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Behind the numbers: why airports matter

Canada’s airports have been one of this country’s great economic and policy success stories.  Before 1990, airports were a blot of red-ink on the federal balance sheet, costing Canadian taxpayers $135 million a year (a quarter of a billion dollars in today’s currency). Today, not only have airports contributed more than $5.6 billion in rent to federal coffers since 1992, and $6.9 billion in taxes annually, they have also invested more than $22 billion in new infrastructure, without costing taxpayers.

The Canadian Airports Council’s (CAC) report on airports’ economic impact sheds new light on the sector’s performance, showing a clear and continuous upward trend in passenger growth, employment, contributions to GDP, economic outputs and more.

The numbers are impressive: in 2016, Canada’s airports handled over 140 million passengers, up an incredible 112 per cent from 1988, directly contributing $48 billion in economic output, $19 billion in GDP, 194,000 jobs and $13 billion in wages.  These are big amounts – almost too big to get your head around. But if you peel off some of the zeros, a very compelling story emerges.

Averaged out, a million passengers move through Canada’s airports roughly every two and a half days. That means that for every 63 hours, airports directly create 1,400 full time jobs, and generate $137 million in GDP and $50 million in taxes.

Here’s another way to look at it: For every 1,000 aircraft take-offs and landings at Canada’s airports, about 30 jobs are required, generating $3 million in GDP and $1 million in taxes for all levels of government. With 140 million movements a year, it adds up quickly.

And that’s only the direct impacts — when indirect and induced data are included, the total impacts jump to $79 billion in economic output, $35 billion in GDP, 355,000 jobs, and $22 billion in wages.

But numbers don’t tell the whole story. By enabling the movement of people and goods to destinations in Canada and around the world, airports have an important role to facilitate economic and social opportunity – sometimes in unexpected ways.

Everyone knows that the Toronto Pearson International Airport is an international hub that connects Canadians to the world. But people may not realize how that connectivity embraces the rest of Canada. For example, flights from and to Toronto-Pearson allows entrepreneurs in Prince Edward Island to reach Asian markets, to promote not only the ever-popular Anne of Green Gables and lucrative high-end tourism, but also the island’s 1000-person strong aerospace sector. Hubbing through Toronto also gives 500 students from India (the fastest growing market in Canada for international students) the opportunity to get a quality education in Canada.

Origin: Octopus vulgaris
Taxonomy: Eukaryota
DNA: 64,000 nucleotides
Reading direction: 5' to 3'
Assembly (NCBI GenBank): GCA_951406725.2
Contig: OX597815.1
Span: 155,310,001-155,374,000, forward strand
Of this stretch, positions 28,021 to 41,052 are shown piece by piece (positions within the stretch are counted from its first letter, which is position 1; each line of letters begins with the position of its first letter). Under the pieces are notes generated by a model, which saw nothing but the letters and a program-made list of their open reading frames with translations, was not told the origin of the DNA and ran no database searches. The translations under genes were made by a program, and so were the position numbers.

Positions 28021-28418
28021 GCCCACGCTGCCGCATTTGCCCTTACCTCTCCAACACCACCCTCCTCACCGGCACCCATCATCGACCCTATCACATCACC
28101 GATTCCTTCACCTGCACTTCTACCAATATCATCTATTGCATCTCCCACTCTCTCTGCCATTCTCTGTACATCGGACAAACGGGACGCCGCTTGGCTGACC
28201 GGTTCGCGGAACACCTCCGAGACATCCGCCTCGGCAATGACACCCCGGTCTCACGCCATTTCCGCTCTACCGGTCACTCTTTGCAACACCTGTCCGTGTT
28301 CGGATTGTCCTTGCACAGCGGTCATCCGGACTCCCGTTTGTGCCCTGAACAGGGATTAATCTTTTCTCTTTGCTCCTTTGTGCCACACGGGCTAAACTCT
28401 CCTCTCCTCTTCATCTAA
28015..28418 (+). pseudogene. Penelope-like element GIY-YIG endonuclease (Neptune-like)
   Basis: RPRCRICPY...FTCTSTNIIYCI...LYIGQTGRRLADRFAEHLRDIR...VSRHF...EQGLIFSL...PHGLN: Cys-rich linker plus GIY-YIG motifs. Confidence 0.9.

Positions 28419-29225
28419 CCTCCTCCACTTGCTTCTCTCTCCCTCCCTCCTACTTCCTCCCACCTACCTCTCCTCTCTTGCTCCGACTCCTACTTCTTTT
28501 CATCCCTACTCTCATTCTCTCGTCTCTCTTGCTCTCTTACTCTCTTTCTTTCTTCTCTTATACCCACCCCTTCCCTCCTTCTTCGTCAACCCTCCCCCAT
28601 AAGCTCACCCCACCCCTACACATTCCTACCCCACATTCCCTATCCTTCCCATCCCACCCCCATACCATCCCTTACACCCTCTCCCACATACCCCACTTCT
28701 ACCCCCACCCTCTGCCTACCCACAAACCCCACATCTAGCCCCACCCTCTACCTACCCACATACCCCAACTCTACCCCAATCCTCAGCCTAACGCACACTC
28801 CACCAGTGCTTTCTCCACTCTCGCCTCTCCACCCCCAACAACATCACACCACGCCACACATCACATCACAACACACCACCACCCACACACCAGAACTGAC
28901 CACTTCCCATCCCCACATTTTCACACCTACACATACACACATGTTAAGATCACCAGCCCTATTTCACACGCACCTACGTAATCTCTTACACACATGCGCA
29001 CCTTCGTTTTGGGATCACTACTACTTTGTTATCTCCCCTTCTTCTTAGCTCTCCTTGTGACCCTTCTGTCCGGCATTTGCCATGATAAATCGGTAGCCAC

Along the same lines, many people may not know that the Ottawa Macdonald-Cartier International Airport is home base for First Air, facilitating the movement of more than 19.4 million kilos of cargo freight to Canada’s Arctic communities, including food, mail, medical supplies and other critical goods.

Airports’ economic contributions are impressive, but even more impressive is their importance in supporting and enhancing opportunities for all Canadians – and Canadian businesses.

An excellent example is Avigilon Corporation, a Vancouver-based high-tech company with an international clientele. James Henderson, president and chief executive officer, explained the airport’s central role: “We ship a massive amount of product throughout the globe: tens of thousands of units moving in and out every month. And as a company we need to be sure that as we continue to scale (up), that we are close to the resources we need such as the Vancouver International Airport to help support that scale.”

Whether you look at airports’ direct contributions to the economy, or look beyond to their role as an economic catalyst, there is no question that Canada’s airports are an engine that drives jobs, wealth and opportunity for all.  Canada’s airport system should be seen as a source of pride and opportunity for all Canadians. Airports benefit everyone, even those who may never board a plane.

 

A Consultative Approach for Capital Investment at Canada’s Airports

YYC Calgary International Airport

Last fall, the YYC Calgary International Airport launched an industry-leading facility that recycles glycol.

The facility transforms used de-icing fluid into a reusable product, providing both environmental and economic benefits.

While this is a great environmental initiative, one of the key things to take from this, is the airport’s close collaboration with the airlines. In fact, the de-icing facility is owned by Calgary Glycol Facility Corporation, a consortium of airlines, making it the first-airline owned facility of this kind in Canada.

“This is a great example of how the airline community at YYC collaborated to invest in infrastructure and an innovative Canadian-based technology to ensure its operations are environmentally sustainable,” said Geoffrey Tauvette, director of environment and fuel at WestJet, in a news release.

This is just one example of the work airports do to ensure business decisions reflect the needs of stakeholders, specifically airlines. Before decisions are made, airports conduct comprehensive and meaningful consultation and engagement initiatives through public meetings and events, one-on-one briefings, surveys, social media outreach as well as community and airline consultative committees. Airports often align their investments based on the changing needs of their stakeholders.